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Moreover, in Markov's school, Markov's Principle of unbounded search is accepted:. MP: For any binary sequence, if it is impossible that all the terms are zero, then there exists a term equal to 1. This reflects the idea that if it is contradictory for all the terms to be zero, then although we do not have an a priori bound on how far in the sequence we must seek eventually any machine that is looking for a 1 will find one in finite possibly large time.

In part because of this, the constructive status of this principle is not so clear. While the omniscience principles are not accepted by any school of constructivism, there is at least pragmatic that is, computer-implementable reason to admit MP: the algorithm which will compute the 1 in a binary sequence for which it is impossible that all terms are 0 is simply to carry on the process of writing the sequence down until you come across a 1.

Of course, MP does not provide a guarantee that a 1 will be found in a sequence before, say, the extinction of the human race, or the heat death of the universe. Recursive function theory with intuitionistic logic and Markov's principle is known as Russian recursive mathematics. If Markov's principle is omitted, this leaves constructive recursive mathematics more generally—however, there appear to be few current practitioners of this style of mathematics Beeson, , p. A central tenet of recursive function theory, is the following axiom of Computable Partial Functions :.

CPF: There is an enumeration of the set of all computable partial functions from N to N with countable domains. Much may be deduced using this seemingly innocuous axiom. For example, PEM and weakenings thereof, such as LPO may be shown to be perhaps surprisingly simply false within the theory. Constructive recursive mathematics presents other surprises as well. However, some amazing and classically contradictory results can be obtained, such as Specker's theorem Specker, :.

While it seems like a contradictory result, the theorem becomes clear when one considers the objects of study: sequences and functions and real numbers, are recursive sequences and real numbers; so Specker sequences are sequences which classically converge to non-recursive numbers. Another interesting result is the constructive existence, within this theory, of a recursive function from [ 0 , 1 ] to the reals which is everywhere pointwise continuous yet not uniformly continuous as such a function would be both classically and intuitionistically, as a consequence of Brouwer's fan theorem.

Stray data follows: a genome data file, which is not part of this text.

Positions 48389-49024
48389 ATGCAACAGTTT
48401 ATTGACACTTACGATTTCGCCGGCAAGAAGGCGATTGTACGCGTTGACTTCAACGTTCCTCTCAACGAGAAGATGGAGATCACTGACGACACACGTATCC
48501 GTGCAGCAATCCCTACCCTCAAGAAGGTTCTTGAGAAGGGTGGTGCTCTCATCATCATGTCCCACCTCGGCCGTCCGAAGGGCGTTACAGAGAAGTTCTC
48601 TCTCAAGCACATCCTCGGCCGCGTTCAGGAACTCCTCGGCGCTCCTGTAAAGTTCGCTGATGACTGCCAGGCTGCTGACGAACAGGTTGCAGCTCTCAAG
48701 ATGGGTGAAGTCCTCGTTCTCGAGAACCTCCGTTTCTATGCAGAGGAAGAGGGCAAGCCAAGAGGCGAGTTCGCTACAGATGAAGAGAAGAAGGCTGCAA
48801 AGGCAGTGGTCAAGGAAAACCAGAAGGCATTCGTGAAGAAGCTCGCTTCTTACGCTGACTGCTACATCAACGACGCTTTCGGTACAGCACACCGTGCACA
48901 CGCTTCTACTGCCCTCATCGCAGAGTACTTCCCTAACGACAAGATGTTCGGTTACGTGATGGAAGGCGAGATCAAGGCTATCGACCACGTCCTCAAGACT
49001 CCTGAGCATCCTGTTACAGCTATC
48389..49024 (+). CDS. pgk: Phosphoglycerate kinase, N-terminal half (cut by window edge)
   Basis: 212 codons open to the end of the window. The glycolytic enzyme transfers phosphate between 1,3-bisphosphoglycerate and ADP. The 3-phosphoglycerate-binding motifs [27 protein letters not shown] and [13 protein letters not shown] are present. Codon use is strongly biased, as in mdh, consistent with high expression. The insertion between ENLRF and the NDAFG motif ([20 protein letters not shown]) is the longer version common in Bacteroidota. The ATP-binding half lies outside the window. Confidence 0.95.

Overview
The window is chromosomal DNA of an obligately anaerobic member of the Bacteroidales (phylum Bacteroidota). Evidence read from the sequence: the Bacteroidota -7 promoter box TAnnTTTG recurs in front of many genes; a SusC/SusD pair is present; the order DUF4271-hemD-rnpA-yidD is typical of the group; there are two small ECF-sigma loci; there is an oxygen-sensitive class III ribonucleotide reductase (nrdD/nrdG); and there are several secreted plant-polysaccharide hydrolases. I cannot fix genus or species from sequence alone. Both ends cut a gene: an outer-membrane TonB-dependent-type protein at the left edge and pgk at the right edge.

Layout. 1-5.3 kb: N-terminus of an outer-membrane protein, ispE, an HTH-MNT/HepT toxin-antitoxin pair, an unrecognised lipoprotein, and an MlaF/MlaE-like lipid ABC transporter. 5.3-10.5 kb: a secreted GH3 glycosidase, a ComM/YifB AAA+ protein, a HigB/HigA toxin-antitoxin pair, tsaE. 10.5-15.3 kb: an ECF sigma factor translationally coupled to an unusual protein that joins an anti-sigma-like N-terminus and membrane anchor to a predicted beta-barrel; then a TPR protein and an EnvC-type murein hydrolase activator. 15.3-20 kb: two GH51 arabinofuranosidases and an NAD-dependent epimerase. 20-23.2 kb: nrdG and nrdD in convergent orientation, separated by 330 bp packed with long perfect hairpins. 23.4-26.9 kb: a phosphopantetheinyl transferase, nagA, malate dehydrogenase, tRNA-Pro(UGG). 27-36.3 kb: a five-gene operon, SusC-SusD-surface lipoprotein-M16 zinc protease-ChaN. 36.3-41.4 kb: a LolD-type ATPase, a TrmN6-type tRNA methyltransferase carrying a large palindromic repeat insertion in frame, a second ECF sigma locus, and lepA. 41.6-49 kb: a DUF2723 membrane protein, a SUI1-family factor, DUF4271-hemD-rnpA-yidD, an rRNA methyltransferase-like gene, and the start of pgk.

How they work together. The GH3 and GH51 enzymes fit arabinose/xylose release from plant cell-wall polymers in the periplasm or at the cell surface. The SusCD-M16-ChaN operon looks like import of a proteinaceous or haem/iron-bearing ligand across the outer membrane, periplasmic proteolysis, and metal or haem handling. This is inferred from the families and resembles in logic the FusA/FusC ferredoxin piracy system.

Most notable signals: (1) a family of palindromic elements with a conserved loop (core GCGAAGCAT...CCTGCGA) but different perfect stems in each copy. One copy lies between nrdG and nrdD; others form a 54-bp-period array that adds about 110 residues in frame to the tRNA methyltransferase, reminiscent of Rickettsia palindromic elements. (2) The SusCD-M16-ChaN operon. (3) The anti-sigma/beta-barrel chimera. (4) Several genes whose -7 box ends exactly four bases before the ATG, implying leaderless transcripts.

Not only did this assuage the worries expressed by some leading mathematicians such as Weyl about the feasibility of constructive proofs in analysis, but it helped lay the foundation for a programme of mathematical research that has flourished since. It captures the numerical content of a large part of the classical research programme and has become the standard for constructive mathematics in the broader sense, as we will shortly see. Bishop refused to formally define the notion of algorithm in the BHK interpretation. It is in part this quality which lends Bishop-style constructive mathematics BISH the following property: every other model of constructive mathematics, philosophical background notwithstanding, can be seen as an interpretation of Bishop's constructive mathematics where some further assumptions have been added.

Even classical mathematics—or mathematics with classical two-valued logic—can be seen as a model of Bishop-style constructive mathematics where the principle of excluded middle is added as axiom. Another factor that contributes to this versatility is the fact that Bishop did not add extra philosophical commitments to the programme of his constructive mathematics, beyond the commitment of ensuring that every theorem has numerical meaning Bishop, The idea of preserving numerical meaning is intuitive: the numerical content of any fact given in the conclusion of a theorem must somehow be algorithmically linked to or preserved from the numerical content of the hypotheses.